The e-commerce site Collagerie was set up by former Vogue editors who cherry-pick every product
The e-commerce site Collagerie was set up by former Vogue editors who cherry-pick every product

The 21st-century curator is no longer confined to galleries. Today’s curators assist consumers bamboozled by myriad purchasing and experiential options to select their books, fashion, film and travel. Collagerie, the UK fashion e-commerce site, set up by ex-Vogue editors, describes its 50-odd cherry-picked selection of high-low products as the “ultimate curation of fashion, accessories, beauty and lifestyle”. Meanwhile, Tank magazine, the British quarterly devoted to culture and art, runs an online arthouse film-streaming service, Tank TV, promising a “curated approach” for £3 a month. Emulating a cinematic experience, each week it shows one film chosen from the Curzon/Artificial Eye catalogue. The first season was titled Beyond Varda, and featured a run of 10 films by women influenced by Agnes Varda’s legacy.

Thatcher Wine curates book collections to furnish the homes of clients, including Gwyneth Paltrow. A recent commission for Wine’s company, Juniper Books, saw him buy 3,000 volumes for a client’s house in Aspeden. He might curate a selection on a specific subject, or perhaps the best British authors of the 19th century, “the best 500 books ever written” or even (contentiously) those with dust jackets that go with a client’s wallpaper and soft furnishings.

What qualifies him to be a curator – a term that originated in the art world – is expertise, he says, the ability to make good purchases and assemble collections into a coherent narrative. “If you have unlimited amounts of time and money you could go online to find rare books, or talk to an independent bookstore,” he says. “But it takes a lot of work, and you can end up with books that you don’t like or don’t look how you want them to. My clients would love to go to bookstores. The issue is time.”

A colourful library curated for a client by Juniper Books
A colourful library curated for a client by Juniper Books

“We live in overwhelming times,” says Chiara Marañón, director of programming at MUBI (, the independent film-streaming service that offers 30 films at a time. “Curation is key to reduce the noise and the amount of content out there.”

This “video on demand” (VOD) model is rooted in the “paradox of choice”, a term coined in 2004 by the American psychologist Barry Schwartz in his book Why More is Less to describe the phenomenon whereby consumers overwhelmed by too many options become paralysed and incapable of making a decision. For the affluent time-poor, serving the perfect dose of culture is just as important as sourcing a bespoke luxury item. David Balzer, the author of Curationism: How Curating Took Over the Art World and Everything Else, observes the ubiquity of curation as reflecting status anxiety about consumption. “It’s an anxiety about how we value ourselves.”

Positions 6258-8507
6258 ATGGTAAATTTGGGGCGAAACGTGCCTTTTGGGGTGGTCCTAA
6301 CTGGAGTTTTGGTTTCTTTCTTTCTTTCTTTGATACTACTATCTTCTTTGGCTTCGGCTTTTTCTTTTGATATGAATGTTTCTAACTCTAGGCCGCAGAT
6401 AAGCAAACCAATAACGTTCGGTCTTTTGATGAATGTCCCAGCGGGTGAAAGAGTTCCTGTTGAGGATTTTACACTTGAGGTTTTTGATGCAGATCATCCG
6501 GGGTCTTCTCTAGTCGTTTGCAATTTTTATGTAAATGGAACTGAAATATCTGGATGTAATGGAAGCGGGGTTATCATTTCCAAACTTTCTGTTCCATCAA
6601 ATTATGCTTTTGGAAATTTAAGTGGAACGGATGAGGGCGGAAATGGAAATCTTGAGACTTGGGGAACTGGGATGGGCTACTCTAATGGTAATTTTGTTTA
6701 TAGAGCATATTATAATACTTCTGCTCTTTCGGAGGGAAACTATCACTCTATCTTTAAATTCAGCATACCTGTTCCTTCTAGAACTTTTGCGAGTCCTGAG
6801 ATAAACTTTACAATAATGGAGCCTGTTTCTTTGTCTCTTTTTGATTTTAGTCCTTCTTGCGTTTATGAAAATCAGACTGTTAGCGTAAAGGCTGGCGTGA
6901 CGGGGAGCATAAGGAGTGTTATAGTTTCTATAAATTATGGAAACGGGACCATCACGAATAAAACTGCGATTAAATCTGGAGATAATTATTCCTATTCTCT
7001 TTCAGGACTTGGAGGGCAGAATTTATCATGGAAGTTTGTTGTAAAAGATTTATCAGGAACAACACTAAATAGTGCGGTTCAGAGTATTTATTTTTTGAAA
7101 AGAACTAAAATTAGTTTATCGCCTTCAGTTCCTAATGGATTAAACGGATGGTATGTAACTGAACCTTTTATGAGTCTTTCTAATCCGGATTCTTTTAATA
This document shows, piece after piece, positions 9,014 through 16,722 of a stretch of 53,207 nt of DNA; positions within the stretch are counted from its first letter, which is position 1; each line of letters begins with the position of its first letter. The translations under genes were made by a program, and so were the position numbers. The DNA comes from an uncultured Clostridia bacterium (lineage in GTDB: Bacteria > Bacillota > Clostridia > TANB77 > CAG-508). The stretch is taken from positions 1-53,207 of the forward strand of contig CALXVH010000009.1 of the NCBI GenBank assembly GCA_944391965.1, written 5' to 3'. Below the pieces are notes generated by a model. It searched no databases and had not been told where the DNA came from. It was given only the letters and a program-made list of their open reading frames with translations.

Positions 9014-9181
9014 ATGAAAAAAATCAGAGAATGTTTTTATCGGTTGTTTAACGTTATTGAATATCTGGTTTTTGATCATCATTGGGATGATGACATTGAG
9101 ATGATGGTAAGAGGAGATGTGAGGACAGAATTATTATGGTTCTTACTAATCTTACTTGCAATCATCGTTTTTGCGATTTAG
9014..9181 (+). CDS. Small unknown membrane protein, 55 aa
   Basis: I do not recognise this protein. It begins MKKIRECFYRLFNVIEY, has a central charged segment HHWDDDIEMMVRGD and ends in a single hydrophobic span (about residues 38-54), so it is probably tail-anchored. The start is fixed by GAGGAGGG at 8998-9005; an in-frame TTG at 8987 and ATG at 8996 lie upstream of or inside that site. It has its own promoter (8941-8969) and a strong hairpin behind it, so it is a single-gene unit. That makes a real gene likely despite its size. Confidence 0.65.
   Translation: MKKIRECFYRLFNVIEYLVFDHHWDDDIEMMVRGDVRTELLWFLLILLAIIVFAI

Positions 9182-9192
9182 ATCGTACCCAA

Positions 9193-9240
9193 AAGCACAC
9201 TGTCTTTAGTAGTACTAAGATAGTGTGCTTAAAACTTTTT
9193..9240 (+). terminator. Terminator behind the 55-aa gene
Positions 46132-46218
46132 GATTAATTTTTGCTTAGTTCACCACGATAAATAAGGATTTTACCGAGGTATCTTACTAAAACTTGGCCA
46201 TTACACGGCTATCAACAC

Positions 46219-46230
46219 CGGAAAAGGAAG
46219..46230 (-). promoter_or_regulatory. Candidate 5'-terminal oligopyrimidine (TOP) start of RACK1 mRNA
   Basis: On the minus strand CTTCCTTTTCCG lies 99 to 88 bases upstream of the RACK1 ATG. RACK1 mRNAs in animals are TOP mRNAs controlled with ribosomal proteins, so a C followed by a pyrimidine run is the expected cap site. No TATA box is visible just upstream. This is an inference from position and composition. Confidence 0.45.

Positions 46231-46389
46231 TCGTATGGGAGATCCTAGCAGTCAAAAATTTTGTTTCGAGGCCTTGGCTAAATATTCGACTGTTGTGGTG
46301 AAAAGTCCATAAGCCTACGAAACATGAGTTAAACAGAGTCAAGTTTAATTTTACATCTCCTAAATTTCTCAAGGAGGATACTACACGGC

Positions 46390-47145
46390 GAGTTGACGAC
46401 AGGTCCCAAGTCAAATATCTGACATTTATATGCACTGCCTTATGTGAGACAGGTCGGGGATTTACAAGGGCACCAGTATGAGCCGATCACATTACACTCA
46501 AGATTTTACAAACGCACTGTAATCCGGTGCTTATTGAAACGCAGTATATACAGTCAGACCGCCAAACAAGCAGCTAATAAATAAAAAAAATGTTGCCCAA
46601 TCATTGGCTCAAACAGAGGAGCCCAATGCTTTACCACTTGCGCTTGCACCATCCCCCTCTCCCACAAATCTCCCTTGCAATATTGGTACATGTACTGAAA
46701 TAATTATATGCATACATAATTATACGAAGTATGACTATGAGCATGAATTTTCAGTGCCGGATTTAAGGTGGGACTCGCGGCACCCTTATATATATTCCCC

Anxious or not, curation proves the need for the human touch in the machine age. Despite algorithms used by Amazon and Netflix promising personalised recommendations, too often they are wide of the mark or too broad a choice. Spotify and Amazon now employ curators to create playlists to nudge customers to new music. As Paul Firth, director of Amazon Music Europe, puts it: “Music discovery is helped by human touch.” 

Echo, one of the 30 films hand-picked each month on MUBI
Echo, one of the 30 films handpicked each month on MUBI

Some, such as the editor-in-chief of Tank magazine, Masoud Golsorkhi, are uneasy. “I hate the term ‘curation’,” he says. “It serves a purpose but it’s a hideous term. We tried to think of a different way of describing curation [for Tank TV]. But we couldn’t think of one.”

He wanted to provide an alternative to Netflix, which Golsorkhi describes as akin to “locking a small child in a book warehouse and expecting them to come out a philosopher. It’s warehousing of ideas.” By contrast, the niche Tank offering is “unashamedly arty-farty. We love people talking about it. We want to encourage budding film reviewers and critics.” Rather than a wide reach, they hope to create a small, deeply-engaged audience, encouraging viewers to post reviews and discuss film choices.

“Curation is a needed service,” believes Michael Bhaskar, author of Curation: The Power of Selection In a World of Excess. While art and museum curators may balk at the linguistic hijacking of their profession, Bhaskar believes they should “embrace it and be on the front line of a shift”. At its best, curation – whether in a gallery or at home – “is about having a good understanding of a large set of things and being able to whittle it down to a story so that people aren’t overwhelmed. It’s about being an expert.”

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